How does Google Ads determine your cost per click?
The fantastic part about Google Ads is that while it works like an auction, the winners aren’t selected based upon quote alone, and you do not necessarily pay your optimum quote.
How is this possible? Let’s take a quick rundown of how Google Ads identifies the winners and what they pay per click.
Action # 1: Quality Score
When someone searches on Google, Google looks to see if any advertisers are bidding on keywords appropriate to that inquiry. If yes, an auction is triggered and Google gets in all pertinent ads into the auction.
Its initial step in picking a winner is to appoint each advertisement a Quality Score. This is a number from 1-10 determined by the advertisement and landing page’s significance to the keyword, expected click-through rate (which includes your historical efficiency), and landing page experience.
Step # 2: Advertisement Rank
Google will then compute each competing ad’s Ad Rank, which determines if and where your ad will be placed in the paid outcomes area. Ad Rank is your Quality Score multiplied by your maximum quote (the most you’re prepared to pay per click on your advertisement).
Action # 3: Cost per click
If your ad gets revealed, you only pay if someone clicks on it. However as mentioned above, you do not necessarily pay your maximum quote. The Google Ads cost per click formula is the Advertisement Rank of the ad below yours divided by your Quality Score, plus one cent.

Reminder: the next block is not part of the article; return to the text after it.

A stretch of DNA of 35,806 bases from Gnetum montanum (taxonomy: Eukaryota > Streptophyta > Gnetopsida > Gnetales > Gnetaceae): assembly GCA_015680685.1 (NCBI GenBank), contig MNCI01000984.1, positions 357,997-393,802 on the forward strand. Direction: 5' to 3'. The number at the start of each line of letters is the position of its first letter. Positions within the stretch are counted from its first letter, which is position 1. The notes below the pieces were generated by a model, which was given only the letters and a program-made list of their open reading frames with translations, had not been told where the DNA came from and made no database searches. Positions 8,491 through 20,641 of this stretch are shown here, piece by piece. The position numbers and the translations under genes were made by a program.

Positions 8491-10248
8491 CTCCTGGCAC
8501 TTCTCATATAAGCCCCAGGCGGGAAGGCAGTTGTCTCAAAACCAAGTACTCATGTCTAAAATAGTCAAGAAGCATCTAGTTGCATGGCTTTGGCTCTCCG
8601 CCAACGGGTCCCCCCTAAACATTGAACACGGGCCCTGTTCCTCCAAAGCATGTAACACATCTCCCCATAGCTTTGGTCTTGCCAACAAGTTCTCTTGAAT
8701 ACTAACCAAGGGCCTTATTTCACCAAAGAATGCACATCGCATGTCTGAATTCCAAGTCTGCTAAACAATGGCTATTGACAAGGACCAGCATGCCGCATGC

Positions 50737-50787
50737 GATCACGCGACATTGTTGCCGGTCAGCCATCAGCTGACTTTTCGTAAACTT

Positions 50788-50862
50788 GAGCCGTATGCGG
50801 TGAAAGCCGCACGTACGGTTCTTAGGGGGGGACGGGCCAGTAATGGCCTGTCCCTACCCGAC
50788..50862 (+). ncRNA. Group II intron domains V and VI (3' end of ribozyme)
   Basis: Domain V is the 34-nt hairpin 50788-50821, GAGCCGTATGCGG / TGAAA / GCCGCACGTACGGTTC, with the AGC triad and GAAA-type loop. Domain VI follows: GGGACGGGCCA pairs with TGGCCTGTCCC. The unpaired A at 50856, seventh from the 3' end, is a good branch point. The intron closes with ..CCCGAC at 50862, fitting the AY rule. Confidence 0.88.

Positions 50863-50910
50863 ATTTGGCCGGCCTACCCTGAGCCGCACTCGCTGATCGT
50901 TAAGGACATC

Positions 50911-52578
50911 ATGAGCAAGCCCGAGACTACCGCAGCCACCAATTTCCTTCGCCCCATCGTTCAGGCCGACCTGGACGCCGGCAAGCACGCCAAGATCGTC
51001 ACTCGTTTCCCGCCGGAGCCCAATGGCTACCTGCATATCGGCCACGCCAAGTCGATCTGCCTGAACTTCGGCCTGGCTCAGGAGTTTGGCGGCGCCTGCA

With this formula, an advertiser can pay less per click than another advertiser in the SERP and still be in a greater position due to a much better Quality Score.
This is why marketers with a small budget can take on huge spenders on Google.
Additional variables in your Google Ads expenses
There are several other variables that affect your Ad Rank– and ultimately, your advertisement investment– but the optimal bid and Quality Score are the crucial ones to know. Here are some (but definitely not all) of the additional aspects that influence your costs.
- Landing page relevance and experience
- Auction-time quality
- The device, area, and context of users’ searches
- Alternative bidding techniques
- Alternative advertisement formats